A pleasant result of reading children’s books out loud for 10 years as an elementary school media specialist is that many books and their characters are in my memory as much as flesh and blood people I have known. When you read these simple stories over and over, whether to your own children or to a class of young faces, they become part of you. Our beautiful snow today got me to thinking about some of my favorite winter books that I read many times.
At the beginning of each January, I would read the little book “Chicken Soup with Rice” by Maurice Sendak to the kindergartners. Each month of the year is portrayed with a silly rhyme having to do with how much the narrator loves chicken soup with rice. He eats chicken soup while ice skating, underwater, as a bird and as a whale. In August he gets so hot he turns into a pot of soup. The children always loved the lilting rhyme and would often point out that a certain month was “their” month, meaning it was their birthday month. I am kind of that way too. February is my month.
Of course, I would have to point out that a snowman couldn’t eat hot soup, he would melt! How silly! And he had better watch out for the candle on his birthday cake! I secretly liked the fact that “my month” had birthday cake in it.
Often the unspoken humor in a children’s book is lost on the children. One of those is by Robert Munsch, called “Thomas’s Snowsuit”. Thomas is not a very nice little boy and when his mother tries to get him to put on his snowsuit to go to school, he refuses. She has to literally man-handle him into it, leaving the house turned upside down. He goes to school and recess comes around and he tells his teacher that he will not put on his snowsuit. The teacher calls in the principal, who demands that he put on the snowsuit. Somehow as the three of them struggle to get Thomas in his snowsuit, the classroom is wrecked, they all end up in different clothes and Thomas is still not in his snowsuit – and thinking that the whole situation is hilarious:
After this, the principal decides he does not ever want to argue with a child over a snowsuit and retires to Arizona. Now I am not a fan of books like these where the child is a smart aleck and the adults are seen as being not very smart, but anyone who has worked in a school or been around children for very long can relate to this principal! I can think of many times I would have loved to turn in my resignation and taken off for the beach!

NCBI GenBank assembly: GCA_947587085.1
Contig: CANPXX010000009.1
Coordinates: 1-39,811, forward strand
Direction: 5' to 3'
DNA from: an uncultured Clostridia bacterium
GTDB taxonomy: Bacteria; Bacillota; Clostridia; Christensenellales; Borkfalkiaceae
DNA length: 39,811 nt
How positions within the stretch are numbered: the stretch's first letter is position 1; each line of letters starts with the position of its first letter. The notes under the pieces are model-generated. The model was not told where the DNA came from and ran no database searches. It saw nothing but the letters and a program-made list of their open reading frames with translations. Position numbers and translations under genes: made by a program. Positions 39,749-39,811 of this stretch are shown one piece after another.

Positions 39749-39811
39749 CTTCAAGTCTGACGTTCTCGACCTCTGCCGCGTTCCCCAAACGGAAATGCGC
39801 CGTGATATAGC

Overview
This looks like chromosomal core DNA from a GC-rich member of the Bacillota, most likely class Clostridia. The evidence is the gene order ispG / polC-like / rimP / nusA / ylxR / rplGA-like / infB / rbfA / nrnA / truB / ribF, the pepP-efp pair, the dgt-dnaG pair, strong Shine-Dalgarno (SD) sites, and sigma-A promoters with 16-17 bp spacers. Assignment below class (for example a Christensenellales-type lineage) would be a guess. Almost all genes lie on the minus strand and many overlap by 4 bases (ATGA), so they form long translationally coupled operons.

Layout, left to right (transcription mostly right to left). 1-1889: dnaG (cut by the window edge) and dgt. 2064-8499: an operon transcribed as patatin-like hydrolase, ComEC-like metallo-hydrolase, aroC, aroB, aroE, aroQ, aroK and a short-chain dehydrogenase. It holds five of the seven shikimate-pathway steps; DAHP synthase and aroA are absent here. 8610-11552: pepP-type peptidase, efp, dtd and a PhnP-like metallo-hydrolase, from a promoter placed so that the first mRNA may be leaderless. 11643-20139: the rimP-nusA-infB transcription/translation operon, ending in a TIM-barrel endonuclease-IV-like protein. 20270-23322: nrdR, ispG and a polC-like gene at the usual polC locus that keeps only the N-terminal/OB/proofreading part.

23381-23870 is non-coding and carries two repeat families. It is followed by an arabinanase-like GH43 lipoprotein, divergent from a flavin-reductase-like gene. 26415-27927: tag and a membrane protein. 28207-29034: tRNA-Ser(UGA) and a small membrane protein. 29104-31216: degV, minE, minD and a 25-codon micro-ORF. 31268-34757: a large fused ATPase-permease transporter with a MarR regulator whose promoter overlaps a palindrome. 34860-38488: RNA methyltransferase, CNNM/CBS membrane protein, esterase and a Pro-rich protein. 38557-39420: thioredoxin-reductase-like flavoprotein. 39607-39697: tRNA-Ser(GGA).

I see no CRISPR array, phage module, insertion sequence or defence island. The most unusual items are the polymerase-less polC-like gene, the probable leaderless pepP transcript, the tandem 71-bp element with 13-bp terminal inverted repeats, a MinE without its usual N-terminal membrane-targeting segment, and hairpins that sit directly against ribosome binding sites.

One of my favorites, with sweet children, is “Mrs. Toggle’s Zipper”, by Robin Pulver. The children in this book live in a cold climate where they are used to wearing boots, hats, gloves, scarves and coats to school. They come into their classroom one morning and find their teacher, Mrs. Toggle, sweating in her bright fuchsia “puffy” coat. Her zipper is stuck and the children try to help her with a solution for getting out of it. After questioning her, the conclusion is made that part of the problem is that Mrs. Toggle is missing her “thingamajig” – the pull tab for her zipper. And although they are very sorry about Mrs. Toggle’s dilemma, they all think “happily about their own coats hanging on hooks with their zippers open and the thingamajigs still on them.” I sometimes feel like those children when I hear about something bad that has happened – I am sympathetic, but deep down I am thinking that I am glad it is not me. I feel a little guilty about it, but I also figure one day it will be my turn, and I hope I have some folks around me as concerned as Mrs. Toggle’s class when I am in trouble! I think about Mrs. Toggle whenever my zipper gets stuck.
By the way, the friendly custodian at the school finally latches onto the “thingamajig” on Mrs. Toggle’s zipper with a pair of needle nose pliers and releases her from her coat, teaching the important lesson that a man with a good set of tools is the one to go to with a problem!
What are your favorite winter children’s books?